Ron Gilbert, who I had grew up playing his games, had this company and was making games to teach. I was in love with Humongous. I had already planned to be a game developer and my little sister was playing those games. I was studying her play and use the mouse. It was so cute. I was genuinely excited about the future of games and learning. There seemed to be so much to do. So much to re-invent.

The mid and late 90s were oblivious to financial pressure. Things were going well. By 2000 they had sold 16 million copies of their games. At a time when people didn’t have access to computers like we all do today. That’s amazing.

But publishers didn’t see it this way and coupled with the massive and drastic move from 2D and DOS/Windows 3.1 to Windows 95 and 3D in game development, edutainment was dead by 2003. Brutal.

I miss it. I miss the opportunity to teach with fun. I miss taking care of kids and respecting them.

We do the exact opposite these days in game development and we need to stop that shit.

Tera, the city of skulls

Saturday, May 4th, 2019

This was my first RPG experience, ever.

We –my cousin and I- played this French game on my mom’s IBM PC XT. She’d just bought 2 for her freshly new independent accounting business. We played in the evening and my cousin played up late.

I still have the box goddaaaamn memories.

I just understood how unique that game was and how much it influenced my tastes. First person view? You bet. Procedurally generated gameplay? Check. Mix of fantasy, PSY powers and sci-fi? Triple check. That was almost unheard of at that time. 1986. I remember how pumped I was when we would do the “mental attack” and the IBM speaker would barf some weird square tone arpeggio while the NPCs would lose some health lmao.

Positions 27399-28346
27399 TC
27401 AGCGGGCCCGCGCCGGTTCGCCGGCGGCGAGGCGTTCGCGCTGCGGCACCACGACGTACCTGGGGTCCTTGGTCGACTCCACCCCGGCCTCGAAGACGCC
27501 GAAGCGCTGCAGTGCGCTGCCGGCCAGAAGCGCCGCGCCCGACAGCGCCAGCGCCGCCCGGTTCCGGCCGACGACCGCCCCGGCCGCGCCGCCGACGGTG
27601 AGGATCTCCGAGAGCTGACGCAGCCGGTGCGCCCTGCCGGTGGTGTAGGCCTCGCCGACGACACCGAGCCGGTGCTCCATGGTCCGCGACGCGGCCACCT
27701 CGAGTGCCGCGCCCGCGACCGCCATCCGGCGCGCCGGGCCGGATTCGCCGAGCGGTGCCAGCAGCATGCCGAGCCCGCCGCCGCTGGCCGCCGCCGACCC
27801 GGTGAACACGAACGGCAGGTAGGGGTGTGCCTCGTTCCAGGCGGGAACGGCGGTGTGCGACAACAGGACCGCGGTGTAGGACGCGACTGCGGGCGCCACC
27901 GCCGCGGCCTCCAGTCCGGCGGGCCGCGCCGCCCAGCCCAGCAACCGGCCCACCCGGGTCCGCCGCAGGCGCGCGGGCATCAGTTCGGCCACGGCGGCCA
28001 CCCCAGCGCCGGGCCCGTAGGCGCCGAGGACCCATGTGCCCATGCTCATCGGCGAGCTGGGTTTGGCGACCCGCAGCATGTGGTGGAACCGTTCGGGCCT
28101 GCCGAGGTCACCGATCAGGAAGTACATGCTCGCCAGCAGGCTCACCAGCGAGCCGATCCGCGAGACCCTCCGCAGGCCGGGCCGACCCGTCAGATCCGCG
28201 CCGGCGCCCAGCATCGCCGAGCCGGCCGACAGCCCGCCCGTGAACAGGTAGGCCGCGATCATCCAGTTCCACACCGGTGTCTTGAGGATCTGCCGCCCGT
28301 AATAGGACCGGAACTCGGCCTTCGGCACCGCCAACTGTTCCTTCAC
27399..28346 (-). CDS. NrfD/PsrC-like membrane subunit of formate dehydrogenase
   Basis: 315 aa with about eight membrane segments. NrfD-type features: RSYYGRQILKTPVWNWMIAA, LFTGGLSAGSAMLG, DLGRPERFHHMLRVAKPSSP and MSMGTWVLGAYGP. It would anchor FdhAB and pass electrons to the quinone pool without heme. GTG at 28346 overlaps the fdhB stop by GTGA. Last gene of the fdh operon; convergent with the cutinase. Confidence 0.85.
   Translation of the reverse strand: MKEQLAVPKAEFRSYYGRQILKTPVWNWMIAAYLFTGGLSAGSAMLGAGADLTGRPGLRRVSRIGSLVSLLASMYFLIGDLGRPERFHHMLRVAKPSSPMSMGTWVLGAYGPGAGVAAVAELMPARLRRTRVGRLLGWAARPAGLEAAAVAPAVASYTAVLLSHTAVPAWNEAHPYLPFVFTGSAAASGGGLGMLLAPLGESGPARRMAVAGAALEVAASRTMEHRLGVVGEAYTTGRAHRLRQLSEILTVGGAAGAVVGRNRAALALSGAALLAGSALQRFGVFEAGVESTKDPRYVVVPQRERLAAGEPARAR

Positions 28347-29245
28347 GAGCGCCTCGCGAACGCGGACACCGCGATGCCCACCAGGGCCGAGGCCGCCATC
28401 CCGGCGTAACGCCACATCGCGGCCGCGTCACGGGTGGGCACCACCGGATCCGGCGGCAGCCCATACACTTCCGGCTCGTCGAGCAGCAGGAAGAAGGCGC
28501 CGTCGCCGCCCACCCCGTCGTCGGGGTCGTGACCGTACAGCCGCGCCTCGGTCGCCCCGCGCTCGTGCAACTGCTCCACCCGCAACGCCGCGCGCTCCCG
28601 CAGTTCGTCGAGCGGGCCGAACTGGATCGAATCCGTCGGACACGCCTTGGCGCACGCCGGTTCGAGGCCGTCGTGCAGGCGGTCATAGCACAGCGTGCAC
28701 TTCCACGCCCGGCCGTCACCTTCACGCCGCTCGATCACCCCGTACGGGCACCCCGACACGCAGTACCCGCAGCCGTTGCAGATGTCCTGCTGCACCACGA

Here’s the backstory, thanks to crpgaddict:

The backstory–recapped in a series of opening screenshots–sets the game on neighboring planets called Amarande the Black and Alfol. Once prosperous and unified, the planets are now torn between three factions: scientists and their technology, the religion (transcendance) of priests and vestal virgins, and sorcerers based out of the City of Skulls.

The strife seems to be the work of a demon named Aricoh and his unnamed ally. Followers of technology have entrenched themselves on Alfol, an inhospitable desert planet. The Pirates of Shaam menace the space between the two worlds. There are rumors that the priests have allied with telepathic beings made out of crystal who inhabit a parallel world called Meduz.

BRUH SPACE PIRATES. Even when I wasn’t playing the game, the backstory was just dope enough to trigger my imagination. I loved the fact that we didn’t know much. That things were rumored. That you could use a  “seduce/charm” command to get NPCs to join your squad, fly spaceships and share items. So much freedom and possibilities.

As crpgaddict notes, mapping zones was hard. I think it was one of the first exercise that developed my spatial brain like fucking crazy. I remember struggling to understand positions and movements because the game wasn’t easy on that. Later, Wolf3D and Doom would be easy for 12 year old me to navigate after that hardcore CGA bullshit.

I don’t know how, but my cousin beat that game. He leveled up and one night he went to defeat Arioch, the big boss. My mom was kind of mad because he had left the computer on all night long to show the final page –yes, the end was a page of text explaining that you were the Lord of Whatever and no, we couldn’t save or “resume” at that time-. The easy days.

What I realized earlier this week is that:

– Loriciels the publisher only released that game on MS-DOS. There’s no other version. Loriciels would release games on all platforms but very rarely on that one. That makes the game even more special.

– The developer, Grafmodcolor is unknown: 2 nicknames and that’s about it. They only made that game, apparently. More mystery, more legendary.

Chapeau bas, les gars.